How to choose a new lens
With so many lens choices to choose from, how can you possible know what kind of lens to get and if it will do what you want? In this article we will walk you through the different features of standard lenses so that you can learn how to pick out the right lens for the type of shooting you do.
Types of lenses
Let’s first look at the different types of lenses that are available, this will usually be the first decision point in choosing your new lens.
A macro lens is used for close up work, usually when you want the image in your final photograph to be life size or larger, that is the typical definition of macro. A macro lens is great for insects, flowers, and other close up, highly detailed images. Some lenses are both a telephoto and a macro based on their available focal length.
This is the most common type of lens because it allows you to adjust the focal distance of the lens for closer objects and objects that are further away. A zoom lens can be anywhere from a wide angle to what is referred to as a super-telephoto which is for very long distance objects. The focal length will be listed in millimeters (e.g. 18mm ¬ 35mm).
A wide angle lens will allow you to take an image of a wider field of view. Often this can result in a distorted image with less expensive lenses and highly distorted images with a lens such as a fish-eye lens. A wide angle lens is often in the 10mm ¬ 17mm range. Care must be taken when ‚ shooting closeups of people to avoid the faces from becoming to distorted, but done right, the effect can be really interesting.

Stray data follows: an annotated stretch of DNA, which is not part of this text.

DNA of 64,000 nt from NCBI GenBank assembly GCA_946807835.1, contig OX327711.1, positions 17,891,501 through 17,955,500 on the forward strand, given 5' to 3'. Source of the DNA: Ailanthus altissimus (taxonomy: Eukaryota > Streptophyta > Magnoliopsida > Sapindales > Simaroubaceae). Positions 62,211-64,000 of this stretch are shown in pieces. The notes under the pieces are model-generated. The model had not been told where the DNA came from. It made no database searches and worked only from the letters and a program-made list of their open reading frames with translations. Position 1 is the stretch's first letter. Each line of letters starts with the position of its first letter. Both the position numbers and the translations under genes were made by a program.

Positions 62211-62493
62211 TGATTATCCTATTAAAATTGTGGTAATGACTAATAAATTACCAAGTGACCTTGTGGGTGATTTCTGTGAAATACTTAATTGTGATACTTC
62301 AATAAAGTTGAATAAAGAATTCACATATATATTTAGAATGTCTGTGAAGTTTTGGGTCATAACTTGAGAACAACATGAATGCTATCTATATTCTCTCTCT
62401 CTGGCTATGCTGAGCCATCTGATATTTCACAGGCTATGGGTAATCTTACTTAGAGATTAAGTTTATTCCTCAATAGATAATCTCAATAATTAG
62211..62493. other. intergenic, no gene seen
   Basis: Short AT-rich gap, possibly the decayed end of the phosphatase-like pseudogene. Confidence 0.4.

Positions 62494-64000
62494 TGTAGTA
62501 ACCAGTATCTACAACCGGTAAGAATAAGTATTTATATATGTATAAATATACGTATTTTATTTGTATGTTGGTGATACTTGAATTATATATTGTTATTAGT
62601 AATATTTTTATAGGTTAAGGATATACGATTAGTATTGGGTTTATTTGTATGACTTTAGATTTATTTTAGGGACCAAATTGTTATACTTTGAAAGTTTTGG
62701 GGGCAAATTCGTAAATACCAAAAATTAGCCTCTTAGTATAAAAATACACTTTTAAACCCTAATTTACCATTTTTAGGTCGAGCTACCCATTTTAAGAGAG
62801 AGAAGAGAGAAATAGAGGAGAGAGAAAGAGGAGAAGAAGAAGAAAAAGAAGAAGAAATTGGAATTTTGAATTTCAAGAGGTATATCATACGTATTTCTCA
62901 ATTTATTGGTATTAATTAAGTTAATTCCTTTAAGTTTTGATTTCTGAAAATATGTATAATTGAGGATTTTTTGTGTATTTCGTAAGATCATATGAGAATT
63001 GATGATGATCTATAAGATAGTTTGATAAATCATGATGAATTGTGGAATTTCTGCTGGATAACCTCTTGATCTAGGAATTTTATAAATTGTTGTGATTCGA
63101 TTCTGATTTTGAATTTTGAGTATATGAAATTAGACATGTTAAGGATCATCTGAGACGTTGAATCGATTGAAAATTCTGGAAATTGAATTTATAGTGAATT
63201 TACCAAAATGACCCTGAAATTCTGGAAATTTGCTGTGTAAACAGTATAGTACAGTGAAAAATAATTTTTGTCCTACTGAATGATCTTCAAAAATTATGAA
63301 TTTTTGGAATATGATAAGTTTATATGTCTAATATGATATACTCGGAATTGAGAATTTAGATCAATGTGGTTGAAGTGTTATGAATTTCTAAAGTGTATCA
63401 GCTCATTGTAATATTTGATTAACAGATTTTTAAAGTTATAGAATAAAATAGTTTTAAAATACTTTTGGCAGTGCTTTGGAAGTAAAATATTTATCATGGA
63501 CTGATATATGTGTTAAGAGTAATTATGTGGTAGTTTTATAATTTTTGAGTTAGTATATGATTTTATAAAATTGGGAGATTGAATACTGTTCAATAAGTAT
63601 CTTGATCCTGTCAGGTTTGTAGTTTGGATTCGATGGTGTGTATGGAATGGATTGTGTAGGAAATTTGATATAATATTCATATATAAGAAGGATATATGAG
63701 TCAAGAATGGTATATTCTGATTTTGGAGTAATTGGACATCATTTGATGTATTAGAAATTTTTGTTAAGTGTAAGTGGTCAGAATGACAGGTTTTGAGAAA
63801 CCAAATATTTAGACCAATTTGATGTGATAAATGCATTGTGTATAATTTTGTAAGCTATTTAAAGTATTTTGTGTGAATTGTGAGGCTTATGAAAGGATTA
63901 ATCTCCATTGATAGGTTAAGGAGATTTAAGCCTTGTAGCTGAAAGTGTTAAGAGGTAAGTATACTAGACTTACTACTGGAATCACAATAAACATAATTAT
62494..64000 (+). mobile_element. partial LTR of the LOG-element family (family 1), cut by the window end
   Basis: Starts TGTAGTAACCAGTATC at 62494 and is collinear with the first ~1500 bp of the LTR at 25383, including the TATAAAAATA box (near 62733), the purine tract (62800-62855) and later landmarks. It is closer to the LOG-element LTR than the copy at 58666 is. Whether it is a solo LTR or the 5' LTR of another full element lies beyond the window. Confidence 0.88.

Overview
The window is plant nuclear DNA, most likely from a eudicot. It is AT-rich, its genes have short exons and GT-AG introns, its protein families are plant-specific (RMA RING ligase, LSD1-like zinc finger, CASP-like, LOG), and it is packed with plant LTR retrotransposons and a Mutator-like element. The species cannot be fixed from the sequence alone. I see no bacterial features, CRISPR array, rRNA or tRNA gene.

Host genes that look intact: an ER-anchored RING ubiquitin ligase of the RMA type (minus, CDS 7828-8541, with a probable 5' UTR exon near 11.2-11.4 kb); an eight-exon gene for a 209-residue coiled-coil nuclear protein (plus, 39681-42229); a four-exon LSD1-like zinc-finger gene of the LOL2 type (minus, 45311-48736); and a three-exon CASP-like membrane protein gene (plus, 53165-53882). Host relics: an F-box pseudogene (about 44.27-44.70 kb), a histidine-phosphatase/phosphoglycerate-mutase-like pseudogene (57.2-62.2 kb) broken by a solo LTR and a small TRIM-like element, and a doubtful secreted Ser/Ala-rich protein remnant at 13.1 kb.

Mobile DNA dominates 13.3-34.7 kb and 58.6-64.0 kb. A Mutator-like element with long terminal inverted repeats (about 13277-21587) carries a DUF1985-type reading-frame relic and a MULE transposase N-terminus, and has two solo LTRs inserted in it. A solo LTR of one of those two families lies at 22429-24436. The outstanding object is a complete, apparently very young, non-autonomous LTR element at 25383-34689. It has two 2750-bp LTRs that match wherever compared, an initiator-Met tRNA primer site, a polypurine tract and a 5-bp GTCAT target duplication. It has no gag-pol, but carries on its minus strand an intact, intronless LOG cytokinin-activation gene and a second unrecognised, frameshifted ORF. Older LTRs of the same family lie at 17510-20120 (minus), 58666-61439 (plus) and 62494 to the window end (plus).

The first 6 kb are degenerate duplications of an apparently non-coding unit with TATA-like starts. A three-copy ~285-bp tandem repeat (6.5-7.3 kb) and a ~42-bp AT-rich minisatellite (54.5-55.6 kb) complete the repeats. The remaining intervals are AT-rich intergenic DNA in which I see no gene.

Prime / Fixed Focal Length
A prime lens does not allow you to zoom in and out, if you want to adjust the size of the image in the viewfinder, you have to move closer or further away from the subject. The advantage of these lenses is often a very large aperture range and they are typically known for having extremely sharp images.
Once you decide on the type of lens you want, the next choice is the focal length as expressed in millimeters. The smaller the focal length the wider the field of view which is good for close objects and landscapes where a higher focal length is good for distance objects such as shooting sports, wildlife, and spying on your ex-girlfriend.
The longer the focal length, the more glass elements are involved and so the price can be very high on a high quality super-telephoto lens. Most people can get by with a short range lens such as an 18-35 and then a longer length like a 40-135. This will cover the vast majority of what most people will typically shoot. A short range lens like an 18-35 is great for general purpose family get-togethers, parties, kids, etc while the longer length is good for objects further away like at the zoo or places of interest on vacation.
The final decision factor in choosing a lens is the aperture range. This is also the variable that has the most impact on the cost of the lens. The smaller the aperture number (e.g. f/1.4) the better the lens will do in darker situations, This will also make a big difference in the depth of field. A rule of thumb is to get the smallest aperture number you can afford after you decide on the lens type and focal length. An example of the affect on the price can be seen with the Canon 50mm prime lenses. The Canon EF 50 f/1.8 II will set you back about $110, while the 50mm USM f/1.4 will ding you for around $365, and the 50mm F/1.2 L series lens will make a huge $1,500 dent in your wallet.